The path led to a field where a dozen men stood wearing what I had begun to suspect were their traditional military fatigues, all holding the same Soviet-era AK-47s, and wearing the same green army shirts and wraps around their waists. Behind them were thousands of emaciated cows with humps above their necks and ribs like xylophones, all eating short, greenish-brown grass in a field dotted with thorn bushes. One of the boys must have run ahead and warned them of our arrival. When the car stopped I noticed flies were swarming around piles of cow dung. I rolled up the windows. The travel nurse had told me to avoid all contact with African insects.
“You better stay in here, buddy. These boys told me that they have never seen a white person before, and you people can be a pretty scary thing to behold for the first time.” Michael knew the feeling intimately. “Those men up there are cattle rustlers. As Google says they are the fiercest warriors in Africa.” We had spent hundreds of hours researching the Pokot tribe online, Michael showing me pictures of his tribe in our college dorm, pointing out this or that inaccuracy, frustrated that the Kenyan media was destroying his tribe’s online reputation.
As Michael and the others stepped out of the car to speak to our capturers, a group of half-naked kids around three feet tall waddled out of the thicket and rushed to the vehicle. They cupped their hands around their eyes trying to catch a glimpse through the tinted glass. A boy in only a blue tank top and beaded hoop earrings pointed to his mouth and cupped his hands. I could see big horseflies were drinking the liquid from the corner of his eyes, and then another landed on the snot trickling from his nose. But he didn’t seem to notice. I opened the window and handed him a lemon candy as flies poured into the vehicle. The boy laughed, his eyes wide pointing at his mouth, like he was acting for a TV commercial. Michael shouted to me, “That’s good to give out the candies. The children most probably have never tasted one.” At the sight of food the other kids rushed to my window. Muddy hands cupped one on top of the other as I placed a lemon drop in each palm.
One of men started shouting and shaking his gun the way terrorists do on TV. Michael motioned for them to calm down, pointing at himself, then at me, and then at the children. I rolled up the window and reached into my backpack for my anti-anxiety medication.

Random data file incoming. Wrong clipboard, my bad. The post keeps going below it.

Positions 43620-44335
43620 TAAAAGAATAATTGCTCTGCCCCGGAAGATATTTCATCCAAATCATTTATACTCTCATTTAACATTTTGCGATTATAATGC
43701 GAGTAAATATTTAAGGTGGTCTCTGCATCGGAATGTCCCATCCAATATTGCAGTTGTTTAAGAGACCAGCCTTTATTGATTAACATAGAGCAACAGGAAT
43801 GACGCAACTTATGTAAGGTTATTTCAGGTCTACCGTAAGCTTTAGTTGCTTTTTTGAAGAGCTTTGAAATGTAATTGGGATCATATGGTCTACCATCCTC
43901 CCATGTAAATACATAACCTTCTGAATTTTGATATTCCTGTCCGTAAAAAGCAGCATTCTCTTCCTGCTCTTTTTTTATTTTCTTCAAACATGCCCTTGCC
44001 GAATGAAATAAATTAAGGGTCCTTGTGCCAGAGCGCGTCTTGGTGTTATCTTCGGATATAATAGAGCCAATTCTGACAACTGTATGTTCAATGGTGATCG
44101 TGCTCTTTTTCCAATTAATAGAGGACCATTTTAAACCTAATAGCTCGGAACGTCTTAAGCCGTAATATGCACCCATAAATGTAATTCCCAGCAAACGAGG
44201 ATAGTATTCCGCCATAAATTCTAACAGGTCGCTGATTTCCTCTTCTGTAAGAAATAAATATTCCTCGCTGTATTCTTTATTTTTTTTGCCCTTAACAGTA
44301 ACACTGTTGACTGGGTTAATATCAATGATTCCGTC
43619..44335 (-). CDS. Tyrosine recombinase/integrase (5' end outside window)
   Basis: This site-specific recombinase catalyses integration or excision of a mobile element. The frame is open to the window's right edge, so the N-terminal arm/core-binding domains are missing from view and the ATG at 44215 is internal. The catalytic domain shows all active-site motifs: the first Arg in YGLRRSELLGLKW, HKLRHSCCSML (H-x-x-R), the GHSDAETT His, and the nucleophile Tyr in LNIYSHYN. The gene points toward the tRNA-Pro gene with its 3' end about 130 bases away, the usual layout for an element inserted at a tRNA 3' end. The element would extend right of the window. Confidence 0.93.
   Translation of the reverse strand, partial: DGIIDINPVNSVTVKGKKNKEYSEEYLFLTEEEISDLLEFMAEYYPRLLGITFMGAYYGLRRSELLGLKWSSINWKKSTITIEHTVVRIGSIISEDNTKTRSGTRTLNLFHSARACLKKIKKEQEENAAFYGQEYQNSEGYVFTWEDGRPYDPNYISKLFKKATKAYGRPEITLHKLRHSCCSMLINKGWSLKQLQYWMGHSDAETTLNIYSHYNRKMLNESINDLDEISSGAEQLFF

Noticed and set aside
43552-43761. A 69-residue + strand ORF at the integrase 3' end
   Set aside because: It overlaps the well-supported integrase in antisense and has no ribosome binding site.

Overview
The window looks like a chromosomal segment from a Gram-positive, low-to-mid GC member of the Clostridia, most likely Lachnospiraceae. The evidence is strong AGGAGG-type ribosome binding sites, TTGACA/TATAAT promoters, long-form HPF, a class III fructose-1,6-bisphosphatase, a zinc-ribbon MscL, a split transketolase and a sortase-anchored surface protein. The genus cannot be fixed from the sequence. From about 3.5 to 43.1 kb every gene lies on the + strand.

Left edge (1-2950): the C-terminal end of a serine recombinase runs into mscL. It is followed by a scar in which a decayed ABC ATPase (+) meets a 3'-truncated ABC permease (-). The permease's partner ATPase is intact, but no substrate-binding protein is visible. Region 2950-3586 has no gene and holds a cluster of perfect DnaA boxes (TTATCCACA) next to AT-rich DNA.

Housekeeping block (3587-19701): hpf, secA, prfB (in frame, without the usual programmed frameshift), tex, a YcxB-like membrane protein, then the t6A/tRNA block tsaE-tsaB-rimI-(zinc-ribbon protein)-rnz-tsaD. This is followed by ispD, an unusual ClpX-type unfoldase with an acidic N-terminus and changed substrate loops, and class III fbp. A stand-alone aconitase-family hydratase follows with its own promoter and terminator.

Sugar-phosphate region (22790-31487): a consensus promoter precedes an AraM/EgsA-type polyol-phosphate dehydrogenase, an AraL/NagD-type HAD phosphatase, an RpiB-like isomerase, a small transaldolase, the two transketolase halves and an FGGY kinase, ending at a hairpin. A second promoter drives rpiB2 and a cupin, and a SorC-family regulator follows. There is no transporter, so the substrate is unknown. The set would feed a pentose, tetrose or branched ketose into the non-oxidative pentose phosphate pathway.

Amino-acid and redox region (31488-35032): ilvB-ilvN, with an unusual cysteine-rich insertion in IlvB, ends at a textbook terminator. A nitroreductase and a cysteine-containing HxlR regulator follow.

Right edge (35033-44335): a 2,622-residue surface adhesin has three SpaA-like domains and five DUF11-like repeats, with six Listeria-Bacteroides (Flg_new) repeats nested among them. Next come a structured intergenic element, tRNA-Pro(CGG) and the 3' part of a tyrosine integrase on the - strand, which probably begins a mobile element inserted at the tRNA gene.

I counted to 60 and waited for my neck muscles to relax and my thoughts to silence. I watched the kids sitting in a circle, taking turns spitting the candy into their hand to look at it as their hands got stickier and stickier, attracting more and more flies.
These kids were the reason I was out here. Michael and I were supposed to convince their fathers to let them come live at our school on the edge of the desert. We had been planning this meeting for three years, sitting on the couch in our apartment late at night. Michael was reading a book on the history of the Cherokee Nation. Ever since I told him about the treaties and wars and reservations he had become convinced that the story of the U.S. government and the Native Americans was being reprised between the Kenyan government and his own tribe.
He had asked me, “Do you want to put kids on the moon?”
“What?” I laughed, looking up from my homework. He pointed at the poster of JFK hanging on our wall with the words “It’s time for a new generation of leadership…for there is a new world to be won.”
“I’m going to open a school for nomadic kids on the moon,” he laughed. “Anyways, the moon is just about as far from the desert as the modern world. But I need you to help me.”
“Why me?” I asked, thinking he might want to find somebody with more experience.
“Because you are teachable, and where we’re going you need to be teachable.”